Doctor of Philosophy (PhD)

PhD Student in meeting

A PhD is an internationally-recognised research qualification.

Studying for a PhD in Education will allow you to become an expert in a specialist area and gain high-quality research training, which will equip you to undertake further educational research projects.

PhD in Education

As a PhD student, you will carry out original research work under the guidance of one or more supervisors.

An initial priority for a doctorate degree is refining your research plan and establishing a feasible timescale for the project. During the early part of the PhD programme, you will embark on various research methods modules to support your research activities.

We award the Doctor of Philosophy degree on the basis of a PhD thesis in which you present the rationale, methods and findings from your original study.

Duration

A PhD can be taken full-time (three years) or part-time (five years).

Areas of supervision

Research students are at the centre of the School of Education’s work.

We undertake impactful research in key areas of educational policy and practice, placing particular emphasis on the relevance of our work for practitioners and policymakers.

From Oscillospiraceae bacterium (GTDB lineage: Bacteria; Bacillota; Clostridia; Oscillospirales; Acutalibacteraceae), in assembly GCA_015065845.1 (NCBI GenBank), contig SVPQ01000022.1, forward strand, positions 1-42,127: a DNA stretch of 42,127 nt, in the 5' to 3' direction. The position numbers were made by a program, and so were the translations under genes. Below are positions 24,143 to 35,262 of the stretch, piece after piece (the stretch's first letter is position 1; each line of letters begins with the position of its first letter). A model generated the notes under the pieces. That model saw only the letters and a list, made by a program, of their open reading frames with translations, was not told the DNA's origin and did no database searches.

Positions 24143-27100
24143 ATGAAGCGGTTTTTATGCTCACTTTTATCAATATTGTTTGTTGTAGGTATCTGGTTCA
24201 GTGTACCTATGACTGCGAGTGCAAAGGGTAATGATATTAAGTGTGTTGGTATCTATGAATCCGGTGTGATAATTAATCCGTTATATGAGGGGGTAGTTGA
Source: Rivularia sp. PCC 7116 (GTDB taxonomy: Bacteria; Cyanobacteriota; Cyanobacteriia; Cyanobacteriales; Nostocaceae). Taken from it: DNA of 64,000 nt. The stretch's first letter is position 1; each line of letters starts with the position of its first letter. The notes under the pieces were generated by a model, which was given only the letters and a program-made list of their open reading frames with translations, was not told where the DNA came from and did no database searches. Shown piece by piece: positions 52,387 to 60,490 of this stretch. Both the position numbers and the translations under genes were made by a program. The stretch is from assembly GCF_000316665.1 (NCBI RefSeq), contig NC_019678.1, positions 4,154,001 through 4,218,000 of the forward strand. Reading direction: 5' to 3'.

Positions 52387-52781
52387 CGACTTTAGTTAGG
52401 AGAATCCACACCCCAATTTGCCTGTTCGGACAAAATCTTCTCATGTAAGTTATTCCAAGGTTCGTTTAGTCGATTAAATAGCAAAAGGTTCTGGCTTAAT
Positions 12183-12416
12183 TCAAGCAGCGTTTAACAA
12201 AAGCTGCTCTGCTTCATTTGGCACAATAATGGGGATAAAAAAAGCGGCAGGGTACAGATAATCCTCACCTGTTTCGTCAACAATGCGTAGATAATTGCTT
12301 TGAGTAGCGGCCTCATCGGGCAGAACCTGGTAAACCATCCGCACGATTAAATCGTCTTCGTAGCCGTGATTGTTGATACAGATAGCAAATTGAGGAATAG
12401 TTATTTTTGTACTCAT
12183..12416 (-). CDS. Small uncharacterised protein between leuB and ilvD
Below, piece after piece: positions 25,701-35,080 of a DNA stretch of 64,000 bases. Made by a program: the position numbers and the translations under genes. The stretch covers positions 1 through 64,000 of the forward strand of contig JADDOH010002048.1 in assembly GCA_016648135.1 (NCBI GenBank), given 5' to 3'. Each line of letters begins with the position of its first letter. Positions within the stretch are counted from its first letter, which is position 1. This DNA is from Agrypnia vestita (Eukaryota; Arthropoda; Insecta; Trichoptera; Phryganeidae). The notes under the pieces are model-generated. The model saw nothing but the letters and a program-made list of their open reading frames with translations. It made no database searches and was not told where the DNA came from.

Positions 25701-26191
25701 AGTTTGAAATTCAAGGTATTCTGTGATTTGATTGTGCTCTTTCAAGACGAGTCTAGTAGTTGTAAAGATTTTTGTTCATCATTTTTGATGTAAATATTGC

Our PhD supervision offers a wide breadth of research activity across three research centres. Explore our research centres and discover the themes and supervisors relating to your field of doctoral study:

Many of our academic staff are also involved in the Leeds Social Science Institute which fosters interdisciplinary research collaborations and provides training for our postgraduate researchers.

Split-site PhD

Our split-site PhD allows international students to study for a PhD part-time.

The regulations are the same as for the standard PhD, however the fees, attendance and manner of supervision varies.

You can find more details and an application form for the split-site PhD via the Student Education Service

The difference between a PhD and an EdD

The PhD and EdD are both supervised research degrees involving the submission of a thesis and a viva voce (oral) examination.

The PhD is awarded entirely on the basis of research, leading to a thesis of up to 100,000 words. 

The EdD combines taught modules and research, leading to a thesis of up to 55,000 words, and is also called a professional doctorate.

The EdD programme forms part of our Continuing Professional Development provision.

Entry requirements

You should possess an upper second class honours degree or non-UK equivalent. Applicants with professional qualifications or substantial professional experience are also encouraged to apply. PhD applicants are also usually required to hold a masters level qualification with a merit grade.

If English is not your first language, you will also need an English language qualification, for example, IELTS 6.5 with at least 6.0 in all component. If you fail to meet these requirements you may still be offered a place dependent on completion of a pre-sessional English language course offered by the University’s Language Centre